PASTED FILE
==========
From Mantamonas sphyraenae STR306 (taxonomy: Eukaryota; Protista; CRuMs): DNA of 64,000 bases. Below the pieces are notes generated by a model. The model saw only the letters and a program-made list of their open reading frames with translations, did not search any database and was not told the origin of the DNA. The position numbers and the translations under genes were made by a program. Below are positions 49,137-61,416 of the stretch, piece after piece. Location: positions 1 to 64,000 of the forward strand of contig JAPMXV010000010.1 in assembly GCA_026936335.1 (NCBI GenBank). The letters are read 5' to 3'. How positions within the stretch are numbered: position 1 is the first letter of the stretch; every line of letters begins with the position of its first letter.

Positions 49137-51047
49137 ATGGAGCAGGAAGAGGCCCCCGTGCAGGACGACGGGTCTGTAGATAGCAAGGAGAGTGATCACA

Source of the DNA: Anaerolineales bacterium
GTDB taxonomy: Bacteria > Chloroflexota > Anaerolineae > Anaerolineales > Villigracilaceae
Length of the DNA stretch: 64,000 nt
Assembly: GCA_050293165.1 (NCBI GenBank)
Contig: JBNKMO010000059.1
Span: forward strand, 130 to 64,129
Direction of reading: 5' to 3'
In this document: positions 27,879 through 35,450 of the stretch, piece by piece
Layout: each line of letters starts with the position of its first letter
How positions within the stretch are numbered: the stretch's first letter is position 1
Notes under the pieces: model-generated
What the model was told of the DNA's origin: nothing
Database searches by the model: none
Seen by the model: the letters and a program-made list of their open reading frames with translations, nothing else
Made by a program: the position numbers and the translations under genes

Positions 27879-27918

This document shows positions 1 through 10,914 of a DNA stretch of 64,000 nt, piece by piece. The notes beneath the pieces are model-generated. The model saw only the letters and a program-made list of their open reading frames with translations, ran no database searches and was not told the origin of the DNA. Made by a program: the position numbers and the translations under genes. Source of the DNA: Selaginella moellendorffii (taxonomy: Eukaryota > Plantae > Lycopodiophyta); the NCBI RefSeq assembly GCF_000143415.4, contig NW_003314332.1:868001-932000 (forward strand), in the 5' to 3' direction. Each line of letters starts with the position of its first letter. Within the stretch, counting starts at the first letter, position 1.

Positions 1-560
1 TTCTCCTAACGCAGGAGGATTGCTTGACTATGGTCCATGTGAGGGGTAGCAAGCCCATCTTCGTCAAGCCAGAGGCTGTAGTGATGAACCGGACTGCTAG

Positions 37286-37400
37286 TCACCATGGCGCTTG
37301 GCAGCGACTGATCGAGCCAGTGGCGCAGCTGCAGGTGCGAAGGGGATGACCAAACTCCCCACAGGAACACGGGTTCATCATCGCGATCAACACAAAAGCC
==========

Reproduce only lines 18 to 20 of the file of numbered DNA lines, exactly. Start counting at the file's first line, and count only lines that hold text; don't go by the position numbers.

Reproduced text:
Made by a program: the position numbers and the translations under genes

Positions 27879-27918

This document shows positions 1 through 10,914 of a DNA stretch of 64,000 nt, piece by piece. The notes beneath the pieces are model-generated. The model saw only the letters and a program-made list of their open reading frames with translations, ran no database searches and was not told the origin of the DNA. Made by a program: the position numbers and the translations under genes. Source of the DNA: Selaginella moellendorffii (taxonomy: Eukaryota > Plantae > Lycopodiophyta); the NCBI RefSeq assembly GCF_000143415.4, contig NW_003314332.1:868001-932000 (forward strand), in the 5' to 3' direction. Each line of letters starts with the position of its first letter. Within the stretch, counting starts at the first letter, position 1.